The worst of the troubles for John and Linda Wu and their Chinese takeout store came with the opening of the hip new food co-op nearby. Troubles? The co-op was no trouble at all for the members willing to pay an annual fee to shop there. In a neighborhood where the streets had grown tough and life tougher, a red onion — a beautiful organic red onion — was suddenly available if you had $3.29.
Isn’t that the way neighborhood gentrification goes? Cities live and breathe and when neighborhoods become new again, rebirth for some is death for others – usually poor and often black and Latino residents. That’s how it is in “Salt Pepper Ketchup,” a frank play in its world premiere at InterAct Theatre Company, where it captures the displacement and promise in Philadelphia’s Point Breeze neighborhood. It’s written by Josh Wilder, a Philadelphia native with an ear for street dialogue and a way with swift plotting.
The bright InterAct co-production with Trenton’s Passage Theatre is directed by Jerrell L. Henderson with a fine-tuned action scene at one point and spot-on African American and Chinese immigrant dialects from a talented cast throughout. It has a genuine feel, with the store’s checkered linoleum floor and lighted pictures of each main menu item above the counter space (Colin McIlvaine’s set).
At their store, the Wu couple — 14 years in business in Point Breeze after immigrating from China — know their clientele, always a plus. People like the shady Raheem (Jaron C. Battle) and the meditative Boodah (Richard Bradford) come and go all the time, and a young mom named CeCe (Kendra Holloway) buys a meal everyday. The Wus are cool with them all. Wu (Fenton Li) is living his dream at his plexiglass-armored counter that draws lots of take-out customers and occasional eat-ins at a few tables. He wants things the way they are, even if they sometimes seem hand-to-mouth.
That’s not true for his submissive wife (Chuja Seo), who does all the cooking. She sees opportunities for change with young and wealthier people moving into rehabs and new homes. There are downsides: The new folks insist on calling the neighborhood by another name, Newbold. The established urban culture is breaking down – someone from the co-op reports that a longtime resident breaks the law selling vegetables without license. His business is ruined, and his excitable son (Mark Christie) is now desperate for money for the family.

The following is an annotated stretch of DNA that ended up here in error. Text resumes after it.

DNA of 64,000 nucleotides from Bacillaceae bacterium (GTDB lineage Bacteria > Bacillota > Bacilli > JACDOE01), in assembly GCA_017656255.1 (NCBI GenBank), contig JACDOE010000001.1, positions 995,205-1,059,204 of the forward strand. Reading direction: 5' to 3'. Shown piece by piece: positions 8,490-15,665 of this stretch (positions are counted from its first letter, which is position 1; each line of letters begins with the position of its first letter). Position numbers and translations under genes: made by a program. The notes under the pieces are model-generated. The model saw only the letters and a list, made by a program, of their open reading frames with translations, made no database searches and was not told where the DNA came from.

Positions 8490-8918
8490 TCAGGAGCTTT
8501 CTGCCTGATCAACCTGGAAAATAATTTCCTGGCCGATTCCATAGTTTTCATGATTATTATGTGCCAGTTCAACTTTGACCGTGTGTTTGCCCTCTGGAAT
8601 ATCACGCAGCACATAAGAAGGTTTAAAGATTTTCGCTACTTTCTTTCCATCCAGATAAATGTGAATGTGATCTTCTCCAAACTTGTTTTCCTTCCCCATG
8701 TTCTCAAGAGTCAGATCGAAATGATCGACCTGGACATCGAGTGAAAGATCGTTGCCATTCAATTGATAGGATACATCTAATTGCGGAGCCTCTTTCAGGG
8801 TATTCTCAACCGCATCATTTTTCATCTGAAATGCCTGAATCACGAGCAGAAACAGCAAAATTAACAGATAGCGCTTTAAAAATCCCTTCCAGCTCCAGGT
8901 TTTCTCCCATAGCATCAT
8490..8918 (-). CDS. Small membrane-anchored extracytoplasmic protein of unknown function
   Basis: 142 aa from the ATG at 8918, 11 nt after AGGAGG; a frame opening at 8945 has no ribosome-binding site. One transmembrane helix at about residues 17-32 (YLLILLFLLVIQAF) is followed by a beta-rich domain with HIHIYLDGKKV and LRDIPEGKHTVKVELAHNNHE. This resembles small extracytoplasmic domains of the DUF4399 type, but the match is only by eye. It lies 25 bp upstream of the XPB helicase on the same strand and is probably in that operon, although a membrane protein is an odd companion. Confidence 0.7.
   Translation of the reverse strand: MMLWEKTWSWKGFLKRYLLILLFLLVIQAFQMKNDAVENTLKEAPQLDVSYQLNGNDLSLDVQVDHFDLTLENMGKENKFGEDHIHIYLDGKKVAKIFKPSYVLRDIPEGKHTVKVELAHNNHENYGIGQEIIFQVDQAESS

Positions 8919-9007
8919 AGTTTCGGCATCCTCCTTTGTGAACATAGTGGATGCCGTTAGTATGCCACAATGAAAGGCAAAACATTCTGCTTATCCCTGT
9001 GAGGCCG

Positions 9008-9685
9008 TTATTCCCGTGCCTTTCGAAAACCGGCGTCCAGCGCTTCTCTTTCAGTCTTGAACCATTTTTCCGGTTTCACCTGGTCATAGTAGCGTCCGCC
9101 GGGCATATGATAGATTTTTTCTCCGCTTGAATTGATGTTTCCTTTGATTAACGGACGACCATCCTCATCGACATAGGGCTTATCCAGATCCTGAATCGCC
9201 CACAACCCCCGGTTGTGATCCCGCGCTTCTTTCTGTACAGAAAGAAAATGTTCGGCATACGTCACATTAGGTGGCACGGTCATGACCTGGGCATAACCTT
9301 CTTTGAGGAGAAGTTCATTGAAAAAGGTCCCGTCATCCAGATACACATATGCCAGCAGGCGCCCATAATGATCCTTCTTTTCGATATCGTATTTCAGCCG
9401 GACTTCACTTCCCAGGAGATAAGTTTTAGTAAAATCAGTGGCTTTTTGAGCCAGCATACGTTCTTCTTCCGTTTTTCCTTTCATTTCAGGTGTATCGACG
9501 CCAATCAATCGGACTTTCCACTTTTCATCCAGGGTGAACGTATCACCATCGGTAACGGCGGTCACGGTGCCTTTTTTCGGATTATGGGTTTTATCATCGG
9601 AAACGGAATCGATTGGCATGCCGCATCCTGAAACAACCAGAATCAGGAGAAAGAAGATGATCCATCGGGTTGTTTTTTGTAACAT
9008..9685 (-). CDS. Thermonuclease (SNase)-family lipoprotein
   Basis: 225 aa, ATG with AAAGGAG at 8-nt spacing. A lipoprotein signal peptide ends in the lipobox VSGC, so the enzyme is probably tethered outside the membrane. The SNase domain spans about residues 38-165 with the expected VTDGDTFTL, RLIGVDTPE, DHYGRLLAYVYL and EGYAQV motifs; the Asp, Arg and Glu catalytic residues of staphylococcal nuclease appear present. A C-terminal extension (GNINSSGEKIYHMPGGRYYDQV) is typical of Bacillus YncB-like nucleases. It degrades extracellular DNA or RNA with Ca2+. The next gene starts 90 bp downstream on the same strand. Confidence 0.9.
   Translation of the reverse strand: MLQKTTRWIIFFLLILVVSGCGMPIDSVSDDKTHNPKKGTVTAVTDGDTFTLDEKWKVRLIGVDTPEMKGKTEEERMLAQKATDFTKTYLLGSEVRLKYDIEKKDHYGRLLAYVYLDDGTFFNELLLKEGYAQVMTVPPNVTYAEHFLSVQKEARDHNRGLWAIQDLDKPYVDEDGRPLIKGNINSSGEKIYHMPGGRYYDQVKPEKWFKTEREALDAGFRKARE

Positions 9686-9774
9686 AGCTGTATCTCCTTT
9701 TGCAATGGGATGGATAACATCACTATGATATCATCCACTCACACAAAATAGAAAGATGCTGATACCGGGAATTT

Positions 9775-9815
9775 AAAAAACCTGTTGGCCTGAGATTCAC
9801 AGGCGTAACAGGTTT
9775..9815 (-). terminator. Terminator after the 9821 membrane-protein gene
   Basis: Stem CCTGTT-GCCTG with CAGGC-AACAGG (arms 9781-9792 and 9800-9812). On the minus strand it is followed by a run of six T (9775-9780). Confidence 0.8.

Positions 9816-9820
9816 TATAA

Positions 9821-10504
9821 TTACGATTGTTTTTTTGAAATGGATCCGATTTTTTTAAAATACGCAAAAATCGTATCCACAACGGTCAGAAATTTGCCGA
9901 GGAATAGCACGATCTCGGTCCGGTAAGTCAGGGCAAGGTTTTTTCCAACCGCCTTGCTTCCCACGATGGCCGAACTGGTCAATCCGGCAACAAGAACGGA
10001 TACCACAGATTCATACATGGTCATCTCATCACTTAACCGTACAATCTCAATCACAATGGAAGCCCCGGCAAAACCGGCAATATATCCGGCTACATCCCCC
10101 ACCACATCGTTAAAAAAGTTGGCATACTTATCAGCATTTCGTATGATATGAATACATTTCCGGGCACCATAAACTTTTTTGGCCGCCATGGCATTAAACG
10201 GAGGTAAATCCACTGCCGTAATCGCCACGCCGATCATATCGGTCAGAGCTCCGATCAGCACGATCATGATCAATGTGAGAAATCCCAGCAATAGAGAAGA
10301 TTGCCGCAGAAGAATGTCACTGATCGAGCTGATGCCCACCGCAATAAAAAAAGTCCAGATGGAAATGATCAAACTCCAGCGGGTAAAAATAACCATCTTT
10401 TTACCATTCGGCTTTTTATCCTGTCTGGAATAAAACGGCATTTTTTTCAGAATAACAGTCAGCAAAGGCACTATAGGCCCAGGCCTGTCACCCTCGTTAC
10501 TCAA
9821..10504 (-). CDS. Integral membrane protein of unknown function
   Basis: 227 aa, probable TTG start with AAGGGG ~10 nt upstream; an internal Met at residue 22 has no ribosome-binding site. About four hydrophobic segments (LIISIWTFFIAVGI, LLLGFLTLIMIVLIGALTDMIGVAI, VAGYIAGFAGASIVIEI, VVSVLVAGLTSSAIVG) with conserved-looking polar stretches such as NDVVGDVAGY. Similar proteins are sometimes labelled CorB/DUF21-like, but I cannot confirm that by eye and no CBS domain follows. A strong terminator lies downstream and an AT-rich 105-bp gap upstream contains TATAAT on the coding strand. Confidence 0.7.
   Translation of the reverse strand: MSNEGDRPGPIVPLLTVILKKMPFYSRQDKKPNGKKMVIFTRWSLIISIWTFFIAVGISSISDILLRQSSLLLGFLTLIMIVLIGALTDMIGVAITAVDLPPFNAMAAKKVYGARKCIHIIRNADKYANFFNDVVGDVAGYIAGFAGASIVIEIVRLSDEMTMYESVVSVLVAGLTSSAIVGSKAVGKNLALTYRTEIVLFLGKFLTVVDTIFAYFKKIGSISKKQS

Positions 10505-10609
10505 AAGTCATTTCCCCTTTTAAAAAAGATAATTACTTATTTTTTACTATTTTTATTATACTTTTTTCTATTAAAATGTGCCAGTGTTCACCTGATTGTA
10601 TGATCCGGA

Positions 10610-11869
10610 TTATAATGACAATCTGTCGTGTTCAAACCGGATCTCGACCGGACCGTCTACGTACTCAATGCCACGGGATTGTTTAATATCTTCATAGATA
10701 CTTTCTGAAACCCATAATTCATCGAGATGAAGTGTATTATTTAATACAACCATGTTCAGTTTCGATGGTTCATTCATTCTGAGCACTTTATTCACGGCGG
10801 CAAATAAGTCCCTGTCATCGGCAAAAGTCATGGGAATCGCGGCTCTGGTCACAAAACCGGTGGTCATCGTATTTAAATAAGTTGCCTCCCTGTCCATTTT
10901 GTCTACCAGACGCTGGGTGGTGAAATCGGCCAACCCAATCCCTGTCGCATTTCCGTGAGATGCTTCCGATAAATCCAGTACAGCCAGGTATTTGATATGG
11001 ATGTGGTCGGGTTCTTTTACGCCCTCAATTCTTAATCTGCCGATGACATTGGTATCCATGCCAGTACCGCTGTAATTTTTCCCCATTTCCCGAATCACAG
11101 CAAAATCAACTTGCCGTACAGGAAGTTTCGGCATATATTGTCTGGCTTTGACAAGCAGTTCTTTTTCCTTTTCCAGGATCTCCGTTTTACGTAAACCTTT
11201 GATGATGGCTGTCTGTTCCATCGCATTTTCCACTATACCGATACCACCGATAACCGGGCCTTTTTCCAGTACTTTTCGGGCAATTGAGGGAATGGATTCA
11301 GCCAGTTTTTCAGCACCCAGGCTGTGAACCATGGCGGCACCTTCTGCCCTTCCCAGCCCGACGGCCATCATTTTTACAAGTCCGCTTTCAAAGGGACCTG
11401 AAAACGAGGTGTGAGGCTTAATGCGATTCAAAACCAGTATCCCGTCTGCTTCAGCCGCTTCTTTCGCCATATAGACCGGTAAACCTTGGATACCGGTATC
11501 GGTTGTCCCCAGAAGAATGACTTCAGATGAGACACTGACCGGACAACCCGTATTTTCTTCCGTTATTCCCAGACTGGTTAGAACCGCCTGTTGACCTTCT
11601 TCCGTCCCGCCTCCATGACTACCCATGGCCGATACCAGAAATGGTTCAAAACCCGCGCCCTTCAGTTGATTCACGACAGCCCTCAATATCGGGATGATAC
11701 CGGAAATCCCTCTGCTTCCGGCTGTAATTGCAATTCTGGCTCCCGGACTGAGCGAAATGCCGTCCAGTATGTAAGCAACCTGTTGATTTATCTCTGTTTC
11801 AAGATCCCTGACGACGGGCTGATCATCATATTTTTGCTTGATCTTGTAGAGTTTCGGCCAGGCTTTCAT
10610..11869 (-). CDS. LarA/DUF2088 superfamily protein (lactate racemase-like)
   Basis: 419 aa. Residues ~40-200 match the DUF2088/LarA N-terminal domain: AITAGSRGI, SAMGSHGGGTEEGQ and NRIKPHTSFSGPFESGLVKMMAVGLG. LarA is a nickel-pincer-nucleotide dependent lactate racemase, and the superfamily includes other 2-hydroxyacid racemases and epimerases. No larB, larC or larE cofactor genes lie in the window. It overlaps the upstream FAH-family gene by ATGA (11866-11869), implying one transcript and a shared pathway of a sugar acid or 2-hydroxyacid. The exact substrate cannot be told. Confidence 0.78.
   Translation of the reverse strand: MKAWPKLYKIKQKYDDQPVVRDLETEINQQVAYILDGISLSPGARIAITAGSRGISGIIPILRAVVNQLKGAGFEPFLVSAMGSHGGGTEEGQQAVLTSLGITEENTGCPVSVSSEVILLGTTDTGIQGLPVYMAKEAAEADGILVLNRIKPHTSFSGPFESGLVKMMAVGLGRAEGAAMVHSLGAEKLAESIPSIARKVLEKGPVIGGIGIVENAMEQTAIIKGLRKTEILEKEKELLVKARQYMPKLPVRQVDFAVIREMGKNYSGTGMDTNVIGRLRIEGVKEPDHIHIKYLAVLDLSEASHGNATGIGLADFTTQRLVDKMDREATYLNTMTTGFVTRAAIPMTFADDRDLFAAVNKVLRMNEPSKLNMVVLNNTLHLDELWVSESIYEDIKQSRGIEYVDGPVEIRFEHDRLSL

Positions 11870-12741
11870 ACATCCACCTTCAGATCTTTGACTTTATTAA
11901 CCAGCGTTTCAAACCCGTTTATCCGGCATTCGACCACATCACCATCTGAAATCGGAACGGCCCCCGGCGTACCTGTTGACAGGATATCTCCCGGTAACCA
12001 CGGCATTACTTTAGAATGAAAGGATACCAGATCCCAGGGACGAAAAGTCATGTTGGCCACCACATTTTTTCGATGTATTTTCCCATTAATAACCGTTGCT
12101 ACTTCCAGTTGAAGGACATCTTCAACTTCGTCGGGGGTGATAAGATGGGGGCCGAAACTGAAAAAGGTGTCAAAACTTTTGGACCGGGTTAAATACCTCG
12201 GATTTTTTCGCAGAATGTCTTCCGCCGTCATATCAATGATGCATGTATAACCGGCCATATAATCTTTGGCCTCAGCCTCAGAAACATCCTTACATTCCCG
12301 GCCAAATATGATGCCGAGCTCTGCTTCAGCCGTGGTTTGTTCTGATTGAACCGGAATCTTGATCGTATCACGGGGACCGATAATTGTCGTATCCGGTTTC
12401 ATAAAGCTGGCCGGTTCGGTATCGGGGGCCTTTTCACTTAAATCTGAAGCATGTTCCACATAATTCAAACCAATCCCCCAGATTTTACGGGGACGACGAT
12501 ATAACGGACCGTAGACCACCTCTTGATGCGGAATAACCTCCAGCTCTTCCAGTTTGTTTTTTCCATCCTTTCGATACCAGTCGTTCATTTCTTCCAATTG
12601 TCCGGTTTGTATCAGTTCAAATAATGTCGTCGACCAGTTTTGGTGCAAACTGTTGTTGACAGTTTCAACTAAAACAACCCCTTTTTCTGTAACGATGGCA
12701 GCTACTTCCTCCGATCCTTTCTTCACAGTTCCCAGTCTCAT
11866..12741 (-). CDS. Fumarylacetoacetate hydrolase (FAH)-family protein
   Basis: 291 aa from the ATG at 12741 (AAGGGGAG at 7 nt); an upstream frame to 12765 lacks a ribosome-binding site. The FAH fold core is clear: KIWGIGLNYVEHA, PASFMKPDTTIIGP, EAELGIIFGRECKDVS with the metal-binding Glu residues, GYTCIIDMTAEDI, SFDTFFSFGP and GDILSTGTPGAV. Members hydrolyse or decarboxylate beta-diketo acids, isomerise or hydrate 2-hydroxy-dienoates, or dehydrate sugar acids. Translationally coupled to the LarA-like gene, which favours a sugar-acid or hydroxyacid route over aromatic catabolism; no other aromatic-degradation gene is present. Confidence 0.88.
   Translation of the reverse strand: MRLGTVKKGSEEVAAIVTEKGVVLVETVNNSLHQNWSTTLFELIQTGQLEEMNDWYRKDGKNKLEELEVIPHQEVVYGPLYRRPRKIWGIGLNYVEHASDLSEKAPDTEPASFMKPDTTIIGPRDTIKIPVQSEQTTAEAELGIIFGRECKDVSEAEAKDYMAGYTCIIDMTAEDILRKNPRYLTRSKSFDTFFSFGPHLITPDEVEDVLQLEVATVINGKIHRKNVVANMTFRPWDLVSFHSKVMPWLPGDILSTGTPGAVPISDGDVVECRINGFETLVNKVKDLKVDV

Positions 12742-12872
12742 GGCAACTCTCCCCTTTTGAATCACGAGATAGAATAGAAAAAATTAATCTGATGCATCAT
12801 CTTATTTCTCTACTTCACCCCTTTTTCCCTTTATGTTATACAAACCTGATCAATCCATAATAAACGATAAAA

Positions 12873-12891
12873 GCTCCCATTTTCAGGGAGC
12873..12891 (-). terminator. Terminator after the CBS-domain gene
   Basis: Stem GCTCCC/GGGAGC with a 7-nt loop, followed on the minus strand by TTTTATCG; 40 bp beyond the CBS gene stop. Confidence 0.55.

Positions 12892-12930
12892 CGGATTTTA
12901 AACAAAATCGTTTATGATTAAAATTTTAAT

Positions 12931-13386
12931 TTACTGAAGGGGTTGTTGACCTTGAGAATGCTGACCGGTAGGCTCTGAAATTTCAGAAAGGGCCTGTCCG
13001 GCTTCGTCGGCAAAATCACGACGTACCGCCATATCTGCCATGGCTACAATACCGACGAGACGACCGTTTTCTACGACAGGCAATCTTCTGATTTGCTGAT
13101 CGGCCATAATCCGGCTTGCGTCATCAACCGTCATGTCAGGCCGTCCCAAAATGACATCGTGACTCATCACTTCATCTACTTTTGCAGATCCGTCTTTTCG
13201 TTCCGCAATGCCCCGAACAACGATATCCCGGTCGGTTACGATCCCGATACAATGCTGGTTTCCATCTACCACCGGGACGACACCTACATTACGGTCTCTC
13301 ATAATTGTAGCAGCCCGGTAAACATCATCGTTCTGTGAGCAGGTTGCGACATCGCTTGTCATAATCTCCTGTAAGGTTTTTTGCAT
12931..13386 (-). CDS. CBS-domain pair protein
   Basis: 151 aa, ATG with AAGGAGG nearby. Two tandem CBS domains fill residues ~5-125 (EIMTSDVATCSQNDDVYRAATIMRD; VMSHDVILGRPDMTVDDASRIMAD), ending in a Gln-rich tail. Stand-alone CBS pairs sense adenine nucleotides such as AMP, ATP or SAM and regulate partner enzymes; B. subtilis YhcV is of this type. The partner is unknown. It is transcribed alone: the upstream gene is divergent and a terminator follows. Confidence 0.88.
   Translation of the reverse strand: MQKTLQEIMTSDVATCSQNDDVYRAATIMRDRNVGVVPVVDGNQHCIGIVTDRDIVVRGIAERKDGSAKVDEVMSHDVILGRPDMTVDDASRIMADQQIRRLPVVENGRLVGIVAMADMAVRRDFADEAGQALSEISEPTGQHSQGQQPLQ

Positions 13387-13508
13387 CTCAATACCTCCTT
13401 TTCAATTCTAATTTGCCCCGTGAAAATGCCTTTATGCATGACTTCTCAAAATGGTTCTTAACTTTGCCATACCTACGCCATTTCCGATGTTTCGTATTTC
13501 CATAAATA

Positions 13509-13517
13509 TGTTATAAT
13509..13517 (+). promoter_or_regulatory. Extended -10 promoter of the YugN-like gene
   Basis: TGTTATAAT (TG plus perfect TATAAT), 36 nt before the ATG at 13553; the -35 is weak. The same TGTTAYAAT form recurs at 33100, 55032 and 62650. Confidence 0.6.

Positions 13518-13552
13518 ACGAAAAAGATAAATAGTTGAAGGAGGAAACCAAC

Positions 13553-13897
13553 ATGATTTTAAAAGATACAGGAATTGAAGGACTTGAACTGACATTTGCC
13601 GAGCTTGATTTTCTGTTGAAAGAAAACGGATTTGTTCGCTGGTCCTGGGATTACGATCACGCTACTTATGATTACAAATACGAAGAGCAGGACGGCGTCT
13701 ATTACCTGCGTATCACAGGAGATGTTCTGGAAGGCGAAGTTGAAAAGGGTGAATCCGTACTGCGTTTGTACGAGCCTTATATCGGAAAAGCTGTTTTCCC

The most pesky downside for Wu is a co-op administrator named Paul (Justin Pietropaolo), who lately pops into the Wus’ take-out to fish for new members. Paul can’t sense the arrogance in his easy-going talk about community-building, health foods and veganism that lurches toward the self-righteous. And after he begins to deal directly with the Wus about the co-op’s future and their business, not even Megan (Miriam White) – an established community organizer – can sort out the conflicting agendas in a neighborhood suddenly full of them.
Wilder’s script brings plays with similar themes to mind – the latter of August Wilson’s 10-play cycle set in a Pittsburgh neighborhood, and the popularly produced “Superior Donuts.” Unlike those plays, “Salt Pepper Ketchup” suffers from sometimes exaggerating – take that onion for $3.29, for instance, and other prices cited in the script that dent the play’s credibility. And what about Paul, the co-op administrator? While the black and Chinese the characters speak naturally of their woes, Paul’s talk can seem cartoonishly puffy. Could the gentrifiers never be anything more than privileged exploiters?
But none of this takes away from the play’s keen look at the dominos that generally fall as neighborhoods change. At its best, “Salt Pepper Ketchup” does what theater does on the best nights – with storytelling and a rigorous production, it illuminates an issue, and in the light we see it afresh.
“Salt Pepper Ketchup” runs through Nov. 18 at InterAct Theatre’s performance home, the Proscenium Theatre on the side of the Drake Apartments, on Spruce Street between 15th and 16th Streets. 215-568-8079 or interacttheatre.org.